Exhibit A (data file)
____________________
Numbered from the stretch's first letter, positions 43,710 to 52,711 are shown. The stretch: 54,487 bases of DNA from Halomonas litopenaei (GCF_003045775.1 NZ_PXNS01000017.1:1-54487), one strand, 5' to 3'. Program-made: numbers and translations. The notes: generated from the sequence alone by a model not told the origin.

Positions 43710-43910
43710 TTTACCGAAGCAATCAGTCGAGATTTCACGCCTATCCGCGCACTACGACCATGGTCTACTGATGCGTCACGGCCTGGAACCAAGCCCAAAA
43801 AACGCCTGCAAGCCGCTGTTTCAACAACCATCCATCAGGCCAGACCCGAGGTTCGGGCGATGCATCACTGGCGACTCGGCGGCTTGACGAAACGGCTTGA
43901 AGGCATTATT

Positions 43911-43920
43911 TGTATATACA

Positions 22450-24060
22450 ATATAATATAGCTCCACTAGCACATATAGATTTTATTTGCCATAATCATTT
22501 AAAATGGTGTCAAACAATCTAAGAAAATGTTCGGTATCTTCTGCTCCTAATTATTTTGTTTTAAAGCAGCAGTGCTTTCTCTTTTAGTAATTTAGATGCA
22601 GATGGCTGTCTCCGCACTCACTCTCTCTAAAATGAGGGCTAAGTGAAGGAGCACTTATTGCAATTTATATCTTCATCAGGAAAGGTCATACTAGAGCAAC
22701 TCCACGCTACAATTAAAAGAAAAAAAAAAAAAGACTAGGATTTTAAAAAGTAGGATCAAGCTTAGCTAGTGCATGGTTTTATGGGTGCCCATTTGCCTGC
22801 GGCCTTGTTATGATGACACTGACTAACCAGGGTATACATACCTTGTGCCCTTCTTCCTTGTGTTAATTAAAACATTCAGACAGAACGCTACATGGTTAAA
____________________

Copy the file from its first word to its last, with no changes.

Numbered from the stretch's first letter, positions 43,710 to 52,711 are shown. The stretch: 54,487 bases of DNA from Halomonas litopenaei (GCF_003045775.1 NZ_PXNS01000017.1:1-54487), one strand, 5' to 3'. Program-made: numbers and translations. The notes: generated from the sequence alone by a model not told the origin.

Positions 43710-43910
43710 TTTACCGAAGCAATCAGTCGAGATTTCACGCCTATCCGCGCACTACGACCATGGTCTACTGATGCGTCACGGCCTGGAACCAAGCCCAAAA
43801 AACGCCTGCAAGCCGCTGTTTCAACAACCATCCATCAGGCCAGACCCGAGGTTCGGGCGATGCATCACTGGCGACTCGGCGGCTTGACGAAACGGCTTGA
43901 AGGCATTATT

Positions 43911-43920
43911 TGTATATACA

Positions 22450-24060
22450 ATATAATATAGCTCCACTAGCACATATAGATTTTATTTGCCATAATCATTT
22501 AAAATGGTGTCAAACAATCTAAGAAAATGTTCGGTATCTTCTGCTCCTAATTATTTTGTTTTAAAGCAGCAGTGCTTTCTCTTTTAGTAATTTAGATGCA
22601 GATGGCTGTCTCCGCACTCACTCTCTCTAAAATGAGGGCTAAGTGAAGGAGCACTTATTGCAATTTATATCTTCATCAGGAAAGGTCATACTAGAGCAAC
22701 TCCACGCTACAATTAAAAGAAAAAAAAAAAAAGACTAGGATTTTAAAAAGTAGGATCAAGCTTAGCTAGTGCATGGTTTTATGGGTGCCCATTTGCCTGC
22801 GGCCTTGTTATGATGACACTGACTAACCAGGGTATACATACCTTGTGCCCTTCTTCCTTGTGTTAATTAAAACATTCAGACAGAACGCTACATGGTTAAA